By "key" I mean the key of the moment — A-Minor in this case — not necessarily the key of the song, which might be different. The key of the moment is the root of whatever chord or chord-progression you are focusing on right now, and it generally follows the song harmonies.

Try this trick with the same 1:6 pattern from Figure 1 but a whole step higher with your index finger now at the seventh fret. Played over the same A-Minor vamp from before, the new B-Minor scale sounds decidedly different, with more dissonance than with the A-Minor scale tones. Play bits of one scale and then the other over a backing track to compare their sounds.

While sounding jazzier, or at least a bit shadier, this way of injecting outside sounds into a solo can seem "chunky" and the fingerings can be awkward to play. Being composed of scale fragments stitched together — a bit of A-Minor, followed by B-Minor, followed with some more A-Minor, and so on — melodic fluidity may suffer. For a smoother result, we need to melt the two scales into a new scale that mixes the notes from both.

Overlaying the Two Scales

Return again to our first A-Minor (1:6) pentatonic scale (Figure 1). The goal is to find a B-Minor scale (the one we just played a whole step above) that overlays the first scale at the same fifth fret position.

Remember from before that you played the second scale pattern (4:6) for A-Minor attached to the low side of the first pattern (Figure 2). Do the same now with the B-Minor pattern (4:6) but with your pinky finger on the seventh fret. Now the B-Minor scale overlays where you formerly played A-Minor using pattern one (1:6).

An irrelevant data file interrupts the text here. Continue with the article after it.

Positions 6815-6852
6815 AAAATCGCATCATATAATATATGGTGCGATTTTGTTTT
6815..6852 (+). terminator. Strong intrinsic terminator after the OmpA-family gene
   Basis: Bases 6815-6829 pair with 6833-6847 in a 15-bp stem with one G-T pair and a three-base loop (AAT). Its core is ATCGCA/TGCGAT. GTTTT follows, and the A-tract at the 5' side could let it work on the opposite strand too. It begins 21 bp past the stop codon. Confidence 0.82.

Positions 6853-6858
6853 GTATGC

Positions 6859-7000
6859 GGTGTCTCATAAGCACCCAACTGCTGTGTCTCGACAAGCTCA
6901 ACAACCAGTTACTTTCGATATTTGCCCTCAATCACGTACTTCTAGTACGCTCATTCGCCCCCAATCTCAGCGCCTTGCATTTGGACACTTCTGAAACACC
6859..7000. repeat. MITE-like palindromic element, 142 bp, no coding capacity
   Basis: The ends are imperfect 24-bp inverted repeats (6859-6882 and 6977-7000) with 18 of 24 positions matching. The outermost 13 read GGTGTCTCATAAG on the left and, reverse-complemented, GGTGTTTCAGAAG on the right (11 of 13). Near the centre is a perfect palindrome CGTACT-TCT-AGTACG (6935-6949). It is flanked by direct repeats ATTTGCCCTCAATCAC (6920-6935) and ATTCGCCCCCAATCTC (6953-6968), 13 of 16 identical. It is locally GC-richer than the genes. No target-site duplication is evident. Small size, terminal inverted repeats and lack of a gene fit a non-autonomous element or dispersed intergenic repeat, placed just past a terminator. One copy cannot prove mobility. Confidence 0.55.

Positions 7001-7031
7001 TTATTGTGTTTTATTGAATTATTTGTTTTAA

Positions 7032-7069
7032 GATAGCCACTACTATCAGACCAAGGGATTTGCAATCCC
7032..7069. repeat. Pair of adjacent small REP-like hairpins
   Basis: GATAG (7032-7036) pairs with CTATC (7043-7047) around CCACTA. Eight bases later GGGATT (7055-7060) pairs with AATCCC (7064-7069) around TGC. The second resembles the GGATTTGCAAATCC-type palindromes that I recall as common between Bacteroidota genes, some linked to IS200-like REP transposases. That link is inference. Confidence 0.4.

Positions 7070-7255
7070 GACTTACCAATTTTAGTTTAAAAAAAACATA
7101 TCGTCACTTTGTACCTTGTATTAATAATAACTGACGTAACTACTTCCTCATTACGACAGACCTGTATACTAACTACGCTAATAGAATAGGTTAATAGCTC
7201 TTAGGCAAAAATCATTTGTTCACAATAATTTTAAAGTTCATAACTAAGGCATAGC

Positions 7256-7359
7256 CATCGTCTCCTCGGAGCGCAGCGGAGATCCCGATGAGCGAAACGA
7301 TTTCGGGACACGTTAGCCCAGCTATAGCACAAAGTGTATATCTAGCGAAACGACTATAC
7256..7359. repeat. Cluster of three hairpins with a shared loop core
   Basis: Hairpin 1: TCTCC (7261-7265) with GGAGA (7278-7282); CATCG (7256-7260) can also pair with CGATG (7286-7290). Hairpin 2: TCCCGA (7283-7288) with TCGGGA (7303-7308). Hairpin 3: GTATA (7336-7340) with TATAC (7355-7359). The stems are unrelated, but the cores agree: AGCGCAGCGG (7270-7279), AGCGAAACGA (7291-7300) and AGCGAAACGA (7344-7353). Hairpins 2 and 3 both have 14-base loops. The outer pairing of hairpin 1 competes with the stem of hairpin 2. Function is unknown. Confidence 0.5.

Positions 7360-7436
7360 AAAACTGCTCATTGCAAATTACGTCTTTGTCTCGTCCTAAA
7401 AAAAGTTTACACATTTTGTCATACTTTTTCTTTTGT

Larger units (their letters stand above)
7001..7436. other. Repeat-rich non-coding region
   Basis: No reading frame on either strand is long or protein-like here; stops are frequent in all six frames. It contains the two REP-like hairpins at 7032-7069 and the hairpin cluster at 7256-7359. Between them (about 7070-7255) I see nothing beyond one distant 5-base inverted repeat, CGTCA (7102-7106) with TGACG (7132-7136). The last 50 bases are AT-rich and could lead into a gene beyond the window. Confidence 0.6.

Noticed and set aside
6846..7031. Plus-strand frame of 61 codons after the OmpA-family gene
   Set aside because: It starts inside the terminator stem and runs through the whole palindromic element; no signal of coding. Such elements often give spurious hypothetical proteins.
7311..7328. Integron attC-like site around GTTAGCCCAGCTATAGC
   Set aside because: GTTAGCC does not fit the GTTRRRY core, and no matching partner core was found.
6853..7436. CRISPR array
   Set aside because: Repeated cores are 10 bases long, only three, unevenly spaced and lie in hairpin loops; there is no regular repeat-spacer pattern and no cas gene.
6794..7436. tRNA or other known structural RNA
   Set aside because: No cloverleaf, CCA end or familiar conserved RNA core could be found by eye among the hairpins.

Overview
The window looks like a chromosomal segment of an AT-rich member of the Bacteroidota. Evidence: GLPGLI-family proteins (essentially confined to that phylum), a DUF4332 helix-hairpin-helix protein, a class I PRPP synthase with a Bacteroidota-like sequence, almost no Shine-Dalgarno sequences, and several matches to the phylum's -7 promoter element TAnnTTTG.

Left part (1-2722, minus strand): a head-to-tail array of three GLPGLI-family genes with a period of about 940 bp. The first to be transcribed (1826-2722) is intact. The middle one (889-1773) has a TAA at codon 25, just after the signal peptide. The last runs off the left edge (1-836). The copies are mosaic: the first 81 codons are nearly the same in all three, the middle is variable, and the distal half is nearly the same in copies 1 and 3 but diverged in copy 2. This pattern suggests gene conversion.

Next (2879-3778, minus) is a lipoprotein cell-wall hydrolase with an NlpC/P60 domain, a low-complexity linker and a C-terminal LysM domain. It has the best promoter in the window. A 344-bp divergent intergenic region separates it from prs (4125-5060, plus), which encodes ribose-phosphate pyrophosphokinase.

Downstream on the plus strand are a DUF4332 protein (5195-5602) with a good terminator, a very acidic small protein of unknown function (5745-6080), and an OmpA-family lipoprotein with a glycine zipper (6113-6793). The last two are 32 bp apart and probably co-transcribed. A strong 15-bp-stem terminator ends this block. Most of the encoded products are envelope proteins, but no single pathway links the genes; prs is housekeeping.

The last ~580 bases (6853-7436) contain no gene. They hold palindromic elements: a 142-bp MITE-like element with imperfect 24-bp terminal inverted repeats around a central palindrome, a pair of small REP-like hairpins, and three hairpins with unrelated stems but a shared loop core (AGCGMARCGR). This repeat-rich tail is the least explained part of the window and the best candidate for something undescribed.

Watch the video if the foregoing explanation isn’t crystal clear. The goal is to overlay A-Minor (1:6) with B-Minor (4:6) with the fingering hand fixed at the fifth fret position.

Visualizing Scale Patterns

The hard part in playing overlayed scales is simultaneously visualizing both the scale you are playing and the next one coming up, all the while seeing the entire combined scale as a whole. Try to develop the ability to "see" scales this way, and to shift your focus between scale patterns on the fretboard and in your mind as though the note positions had landing lights built into them.

Practice playing the two minor scale patterns while keeping your hand relatively in the same position. You now have both scales directly under your fingers, but because you are still alternating between the two different scales — A-Minor and B-Minor — that chunky feel remains.

Switching between the two scales, though, is now much faster because you no longer have to move your hand up a whole step to play B-Minor. This observation leads to the final step in the method which is to meld the scales into a single new scale that you can still visualize as being composed of the original two pentatonics but that now sounds consistently whole.

First, however, you must be able to play each scale separately and switch between either at will. A few practice suggestions follow. Do them in the listed order:

  • Play A-Minor (1:6) from the lowest up to the highest note

  • Play B-Minor (4:6) down from highest to lowest note

  • Play B-Minor (4:6) up

  • Play A-Minor (1:6) down

  • Play B-Minor (4:6) up on strings 6-5-4 (first half)

  • Play A-Minor (1:6) up on strings 3-2-1 (second half)

  • Play B-Minor (4:6) down on strings 1-2-3

  • Play A-Minor (1:6) down on strings 4-5-6

After these steps become second nature, try playing both scales on sets of two strings at a time. For example, alternate between A-Minor (1:6) and B-Minor (4:6) but limit your playing to the D and G strings. This practice method clearly identifies shared and unique notes between the two scales, and helps improve your overall visualization skills.